Collegiality, Therapy and Mediation—The Contribution of Experts in Swedish Mental Health Law
AbstractIndependent experts serve a vital role in how the human rights of patients are protected in mental health law. This article investigates the contribution of court-appointed psychiatrists (APs) in civil commitment court hearings. Analysis is based on 12 court hearings that were audiotaped. Supplementary informal interviews with participants were also conducted. Data were analysed through a combination of rhetoric analysis and discourse analysis. Analysis of the hearings reveals that APs do not fulfil their function to critically investigate treating psychiatrists’ (CPs) recommendations that patients meet commitment criteria. They typically do not ask any questions from CPs, and the few questions that are asked do not cast light on the legal issues at stake. To further understand the role of APs, their communication has been analyzed in terms of four interpretative repertoires: collegial, disclosing, therapeutic and mediating. In conclusion, the human rights of patients subjected to involuntary commitment might be at risk when therapeutic concerns are built into the process. The specific Swedish model where APs deliver their own assessment about whether commitment criteria are met may be counterproductive. This argument possibly extends to the role of medical members in mental health tribunals in the United Kingdom, Australia and New Zealand. View Full-Text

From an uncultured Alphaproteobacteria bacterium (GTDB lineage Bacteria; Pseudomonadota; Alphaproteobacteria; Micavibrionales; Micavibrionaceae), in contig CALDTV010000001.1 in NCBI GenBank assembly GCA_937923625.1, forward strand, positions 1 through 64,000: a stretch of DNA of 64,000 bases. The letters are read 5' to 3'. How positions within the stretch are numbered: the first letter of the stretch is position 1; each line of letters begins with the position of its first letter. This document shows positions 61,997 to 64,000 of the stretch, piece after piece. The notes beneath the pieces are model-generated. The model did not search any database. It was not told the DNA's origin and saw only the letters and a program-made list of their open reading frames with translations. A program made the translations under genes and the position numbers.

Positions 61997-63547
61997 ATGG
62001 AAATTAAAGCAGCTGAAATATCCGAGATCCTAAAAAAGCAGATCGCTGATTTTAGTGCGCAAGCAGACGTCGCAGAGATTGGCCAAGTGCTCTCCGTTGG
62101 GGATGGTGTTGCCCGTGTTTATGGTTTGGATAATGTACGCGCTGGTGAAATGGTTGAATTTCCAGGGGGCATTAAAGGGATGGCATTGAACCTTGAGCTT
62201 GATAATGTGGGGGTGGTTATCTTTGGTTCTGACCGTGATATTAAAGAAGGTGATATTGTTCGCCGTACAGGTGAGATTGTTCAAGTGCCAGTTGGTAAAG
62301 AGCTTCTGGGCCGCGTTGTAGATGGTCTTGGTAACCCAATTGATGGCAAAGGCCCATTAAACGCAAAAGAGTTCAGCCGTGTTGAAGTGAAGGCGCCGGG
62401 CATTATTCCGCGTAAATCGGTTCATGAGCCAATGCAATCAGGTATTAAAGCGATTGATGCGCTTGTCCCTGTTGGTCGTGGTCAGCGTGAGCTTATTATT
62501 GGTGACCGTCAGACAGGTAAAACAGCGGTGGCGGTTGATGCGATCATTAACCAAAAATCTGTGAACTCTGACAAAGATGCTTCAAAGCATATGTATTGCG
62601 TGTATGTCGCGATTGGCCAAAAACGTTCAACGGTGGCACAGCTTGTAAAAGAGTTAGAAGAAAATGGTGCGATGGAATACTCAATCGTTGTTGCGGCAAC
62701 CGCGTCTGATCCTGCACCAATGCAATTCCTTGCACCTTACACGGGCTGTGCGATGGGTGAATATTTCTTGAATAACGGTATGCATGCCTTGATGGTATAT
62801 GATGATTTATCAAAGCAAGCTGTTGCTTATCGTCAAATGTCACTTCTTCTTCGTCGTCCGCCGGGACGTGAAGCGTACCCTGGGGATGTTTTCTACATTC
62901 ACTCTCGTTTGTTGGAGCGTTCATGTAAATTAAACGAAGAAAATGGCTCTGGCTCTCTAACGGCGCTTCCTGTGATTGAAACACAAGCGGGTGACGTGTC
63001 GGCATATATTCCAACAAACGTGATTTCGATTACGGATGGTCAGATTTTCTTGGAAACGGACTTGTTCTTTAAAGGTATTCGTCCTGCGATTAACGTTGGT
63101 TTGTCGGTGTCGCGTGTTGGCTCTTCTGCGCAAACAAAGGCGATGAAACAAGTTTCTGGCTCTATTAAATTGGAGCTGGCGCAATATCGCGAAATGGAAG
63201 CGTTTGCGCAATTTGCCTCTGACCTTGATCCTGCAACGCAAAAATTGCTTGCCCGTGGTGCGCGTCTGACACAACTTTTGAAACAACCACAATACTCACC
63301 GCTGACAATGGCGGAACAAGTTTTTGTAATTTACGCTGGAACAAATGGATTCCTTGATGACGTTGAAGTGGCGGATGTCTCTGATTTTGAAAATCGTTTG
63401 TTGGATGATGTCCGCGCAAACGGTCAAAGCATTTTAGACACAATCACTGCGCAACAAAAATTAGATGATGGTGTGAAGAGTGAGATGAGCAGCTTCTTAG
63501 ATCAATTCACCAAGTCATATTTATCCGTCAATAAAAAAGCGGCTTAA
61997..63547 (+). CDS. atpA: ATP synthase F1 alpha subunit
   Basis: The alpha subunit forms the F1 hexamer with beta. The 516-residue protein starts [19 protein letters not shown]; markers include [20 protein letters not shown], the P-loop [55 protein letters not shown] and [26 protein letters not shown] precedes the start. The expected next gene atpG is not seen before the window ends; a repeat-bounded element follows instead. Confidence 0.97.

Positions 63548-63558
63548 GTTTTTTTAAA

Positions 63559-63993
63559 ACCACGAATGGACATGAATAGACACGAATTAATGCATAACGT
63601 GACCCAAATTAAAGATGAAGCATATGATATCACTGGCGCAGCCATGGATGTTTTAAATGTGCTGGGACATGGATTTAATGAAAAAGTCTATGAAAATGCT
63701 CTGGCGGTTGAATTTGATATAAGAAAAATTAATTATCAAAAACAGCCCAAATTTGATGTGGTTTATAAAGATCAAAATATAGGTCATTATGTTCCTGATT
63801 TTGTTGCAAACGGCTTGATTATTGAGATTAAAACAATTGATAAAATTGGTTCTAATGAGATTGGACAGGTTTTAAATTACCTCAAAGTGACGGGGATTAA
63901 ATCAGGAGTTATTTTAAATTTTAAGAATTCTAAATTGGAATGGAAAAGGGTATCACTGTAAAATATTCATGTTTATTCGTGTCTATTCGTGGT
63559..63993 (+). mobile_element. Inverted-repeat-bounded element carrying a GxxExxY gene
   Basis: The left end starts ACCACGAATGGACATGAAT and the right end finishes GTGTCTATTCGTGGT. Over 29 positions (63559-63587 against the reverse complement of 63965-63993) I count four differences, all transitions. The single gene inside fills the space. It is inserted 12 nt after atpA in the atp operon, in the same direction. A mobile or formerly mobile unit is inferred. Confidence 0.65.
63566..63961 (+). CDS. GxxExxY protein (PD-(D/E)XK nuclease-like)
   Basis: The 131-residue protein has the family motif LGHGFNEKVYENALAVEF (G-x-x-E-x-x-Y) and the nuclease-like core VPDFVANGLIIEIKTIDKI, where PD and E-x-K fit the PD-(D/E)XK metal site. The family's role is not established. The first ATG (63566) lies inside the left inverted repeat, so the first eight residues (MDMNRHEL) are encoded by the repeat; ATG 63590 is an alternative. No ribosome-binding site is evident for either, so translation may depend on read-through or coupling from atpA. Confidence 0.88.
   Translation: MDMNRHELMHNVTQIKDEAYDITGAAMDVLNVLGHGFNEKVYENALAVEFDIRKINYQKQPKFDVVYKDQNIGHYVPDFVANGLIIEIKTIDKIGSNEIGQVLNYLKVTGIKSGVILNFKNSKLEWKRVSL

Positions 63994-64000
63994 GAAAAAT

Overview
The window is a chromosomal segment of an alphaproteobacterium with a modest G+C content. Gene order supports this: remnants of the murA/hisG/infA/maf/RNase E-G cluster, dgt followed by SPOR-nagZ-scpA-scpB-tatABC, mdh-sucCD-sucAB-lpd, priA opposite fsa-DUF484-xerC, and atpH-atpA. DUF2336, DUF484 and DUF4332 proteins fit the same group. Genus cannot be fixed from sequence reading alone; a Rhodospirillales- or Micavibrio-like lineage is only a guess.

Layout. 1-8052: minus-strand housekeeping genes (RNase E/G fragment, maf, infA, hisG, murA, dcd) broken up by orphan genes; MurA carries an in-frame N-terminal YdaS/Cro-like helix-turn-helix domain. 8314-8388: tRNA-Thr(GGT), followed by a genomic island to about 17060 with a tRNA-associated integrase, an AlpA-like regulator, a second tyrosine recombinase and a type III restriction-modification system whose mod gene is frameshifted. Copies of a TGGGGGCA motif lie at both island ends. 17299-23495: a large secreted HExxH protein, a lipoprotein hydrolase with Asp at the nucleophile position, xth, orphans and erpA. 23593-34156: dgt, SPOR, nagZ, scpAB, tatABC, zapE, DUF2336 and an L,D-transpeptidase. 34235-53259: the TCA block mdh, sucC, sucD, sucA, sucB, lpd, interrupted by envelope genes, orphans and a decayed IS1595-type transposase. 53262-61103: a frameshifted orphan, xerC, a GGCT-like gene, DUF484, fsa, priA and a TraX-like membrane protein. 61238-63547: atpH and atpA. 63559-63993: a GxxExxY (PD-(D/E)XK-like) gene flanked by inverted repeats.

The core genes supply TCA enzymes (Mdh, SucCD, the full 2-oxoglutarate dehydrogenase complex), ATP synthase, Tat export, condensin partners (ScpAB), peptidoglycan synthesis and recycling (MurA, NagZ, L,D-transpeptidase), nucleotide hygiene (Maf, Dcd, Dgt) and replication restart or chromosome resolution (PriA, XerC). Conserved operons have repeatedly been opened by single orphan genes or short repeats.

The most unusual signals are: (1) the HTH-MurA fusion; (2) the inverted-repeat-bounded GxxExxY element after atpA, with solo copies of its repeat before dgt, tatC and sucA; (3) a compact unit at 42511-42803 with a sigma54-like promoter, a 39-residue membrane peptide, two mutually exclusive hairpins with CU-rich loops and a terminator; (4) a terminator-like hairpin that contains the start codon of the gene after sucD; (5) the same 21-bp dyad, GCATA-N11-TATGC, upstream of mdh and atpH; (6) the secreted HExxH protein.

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Sjöström, S.; Jacobsson, M.; Hollander, A. Collegiality, Therapy and Mediation—The Contribution of Experts in Swedish Mental Health Law. Laws 2017, 6, 2.
Sjöström S, Jacobsson M, Hollander A. Collegiality, Therapy and Mediation—The Contribution of Experts in Swedish Mental Health Law. Laws. 2017; 6(1):2.Chicago/Turabian Style
Sjöström, Stefan; Jacobsson, Maritha; Hollander, Anna. 2017. "Collegiality, Therapy and Mediation—The Contribution of Experts in Swedish Mental Health Law." Laws 6, no. 1: 2.
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